Here is the 'cheat' basket tutorial I promised. The basket is made out of needlepoint canvas. For this project I have used 18 count canvas because that is what I had to hand but 22 count is preferable as there is less seepage of glue through the holes. It is a great project for using up little scraps of canvas you have cut off from the edge of your needlework projects.
I am just going to give you a tutorial on the rose basket but I will show you a few other examples of things you can make with a similar technique at the end of the tutorial. There is no right or wrong way of making this or a right or wrong size. Do what works for you. I am just giving you a starting point to experiment with.
It is one of those projects where, if you are making one, you might as well make others at the same time to put aside for when you might need a basket.
Start by thinking about whether your basket is to be round or oval and what size you require the base to be. For the rose basket I chose an oval base that measures 1 inch across. I have some oval and circle stencils I use but if you don't have those just find something roughly the size you want and trace around it. I use 2mm thick cardboard. You want the cardboard to be reasonably deep to give strength to the basket.
I find when cutting small ovals or circles from thick cardboard it helps to cut into the shape with your cutting knife before cutting around it with sharp scissors.
Then cut a strip of canvas. For this basket I have cut a strip 1 inch deep.
Wrap the canvas around the base you have just cut out and cut the canvas allowing for a small overlap of about 3mm.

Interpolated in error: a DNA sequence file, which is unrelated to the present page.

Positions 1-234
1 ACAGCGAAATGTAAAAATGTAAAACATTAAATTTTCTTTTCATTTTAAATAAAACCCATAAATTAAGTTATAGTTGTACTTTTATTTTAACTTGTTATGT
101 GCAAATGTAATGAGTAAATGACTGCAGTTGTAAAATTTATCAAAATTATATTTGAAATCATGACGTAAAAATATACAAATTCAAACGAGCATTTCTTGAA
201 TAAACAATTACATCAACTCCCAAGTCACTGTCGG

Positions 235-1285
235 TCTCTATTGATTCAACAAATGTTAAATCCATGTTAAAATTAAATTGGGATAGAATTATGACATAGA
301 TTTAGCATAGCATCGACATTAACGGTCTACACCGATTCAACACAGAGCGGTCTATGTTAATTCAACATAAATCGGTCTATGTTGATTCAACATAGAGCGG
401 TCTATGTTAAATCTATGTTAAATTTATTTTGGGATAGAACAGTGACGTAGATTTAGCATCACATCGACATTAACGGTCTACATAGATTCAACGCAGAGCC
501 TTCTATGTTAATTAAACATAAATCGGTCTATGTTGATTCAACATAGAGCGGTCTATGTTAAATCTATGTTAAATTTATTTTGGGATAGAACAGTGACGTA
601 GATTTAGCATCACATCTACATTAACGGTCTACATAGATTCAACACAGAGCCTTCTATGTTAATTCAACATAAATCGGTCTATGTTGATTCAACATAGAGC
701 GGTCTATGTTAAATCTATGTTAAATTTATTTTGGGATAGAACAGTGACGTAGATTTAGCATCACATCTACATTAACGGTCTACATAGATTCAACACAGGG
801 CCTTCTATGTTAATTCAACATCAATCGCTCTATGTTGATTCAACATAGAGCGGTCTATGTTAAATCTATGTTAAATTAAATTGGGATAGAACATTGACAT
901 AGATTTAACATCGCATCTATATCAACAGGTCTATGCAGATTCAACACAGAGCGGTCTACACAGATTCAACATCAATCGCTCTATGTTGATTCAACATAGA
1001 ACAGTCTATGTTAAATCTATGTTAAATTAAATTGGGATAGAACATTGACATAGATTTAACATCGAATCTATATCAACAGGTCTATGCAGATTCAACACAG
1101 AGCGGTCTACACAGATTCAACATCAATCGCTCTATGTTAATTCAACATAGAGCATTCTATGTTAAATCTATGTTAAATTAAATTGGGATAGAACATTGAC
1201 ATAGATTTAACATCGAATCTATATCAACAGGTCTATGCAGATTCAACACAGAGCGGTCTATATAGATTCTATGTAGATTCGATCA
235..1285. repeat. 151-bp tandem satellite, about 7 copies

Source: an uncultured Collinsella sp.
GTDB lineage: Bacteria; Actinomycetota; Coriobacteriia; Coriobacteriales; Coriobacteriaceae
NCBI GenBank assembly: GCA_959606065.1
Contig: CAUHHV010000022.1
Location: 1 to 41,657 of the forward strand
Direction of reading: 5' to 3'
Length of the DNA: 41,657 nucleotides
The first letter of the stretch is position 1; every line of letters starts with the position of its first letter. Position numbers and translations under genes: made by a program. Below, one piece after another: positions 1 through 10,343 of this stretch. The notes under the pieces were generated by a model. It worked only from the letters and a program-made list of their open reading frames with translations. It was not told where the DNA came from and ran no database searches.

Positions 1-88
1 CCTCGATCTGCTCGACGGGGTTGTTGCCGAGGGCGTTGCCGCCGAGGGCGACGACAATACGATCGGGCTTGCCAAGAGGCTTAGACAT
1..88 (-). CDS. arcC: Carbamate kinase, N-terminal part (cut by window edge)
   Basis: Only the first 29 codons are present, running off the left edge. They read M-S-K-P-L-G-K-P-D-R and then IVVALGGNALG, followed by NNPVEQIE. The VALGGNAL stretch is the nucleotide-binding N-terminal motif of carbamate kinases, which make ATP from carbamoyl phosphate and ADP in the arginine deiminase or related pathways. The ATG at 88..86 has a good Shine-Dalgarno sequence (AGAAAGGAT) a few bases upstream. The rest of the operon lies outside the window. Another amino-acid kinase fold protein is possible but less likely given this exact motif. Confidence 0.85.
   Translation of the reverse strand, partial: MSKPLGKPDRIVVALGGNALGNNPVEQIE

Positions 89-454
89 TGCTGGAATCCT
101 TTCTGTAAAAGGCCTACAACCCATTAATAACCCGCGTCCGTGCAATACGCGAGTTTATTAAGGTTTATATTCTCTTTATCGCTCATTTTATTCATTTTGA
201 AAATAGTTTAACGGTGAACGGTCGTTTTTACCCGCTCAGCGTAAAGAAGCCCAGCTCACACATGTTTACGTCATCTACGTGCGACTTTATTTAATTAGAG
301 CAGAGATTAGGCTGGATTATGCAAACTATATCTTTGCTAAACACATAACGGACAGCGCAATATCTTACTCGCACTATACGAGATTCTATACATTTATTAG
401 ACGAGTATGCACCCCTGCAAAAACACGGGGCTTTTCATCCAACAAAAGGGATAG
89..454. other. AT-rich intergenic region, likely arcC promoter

If you want a handle on your basket also cut a further small strip of canvas. For this basket I cut a strip 6 cm x 1 cm. You will cut the handle down to size later.
Paint your pieces with an acrylic paint and set them aside to dry. Be quite generous with your paint and paint both sides. It doesn't matter if the holes in the canvas fill up a bit.
While your paint is drying you can have a go at making your roses.
I am using fimo for my roses because that is what I have to hand but you could also use air drying clay, thick handmade paper, cold porcelain, small dried flowers, in fact any type of flower or greenery would look great in the baskets - the possibilities are endless.
Again, if you are going to make some roses for one basket you may as well make some extras for future projects. I am just doing a quick and simple stylised rose. The technique is roll, squash and roll!
Roll a thin snake of fimo.
Squash it down very thin and then cut one edge straight which will be the bottom of the rose.
A length of 3.5cm will make a decent sized rose. To make the rose just roll the fimo between your fingers trying to keep it reasonably loose at the top edge. Just roll until you think the rose is big enough.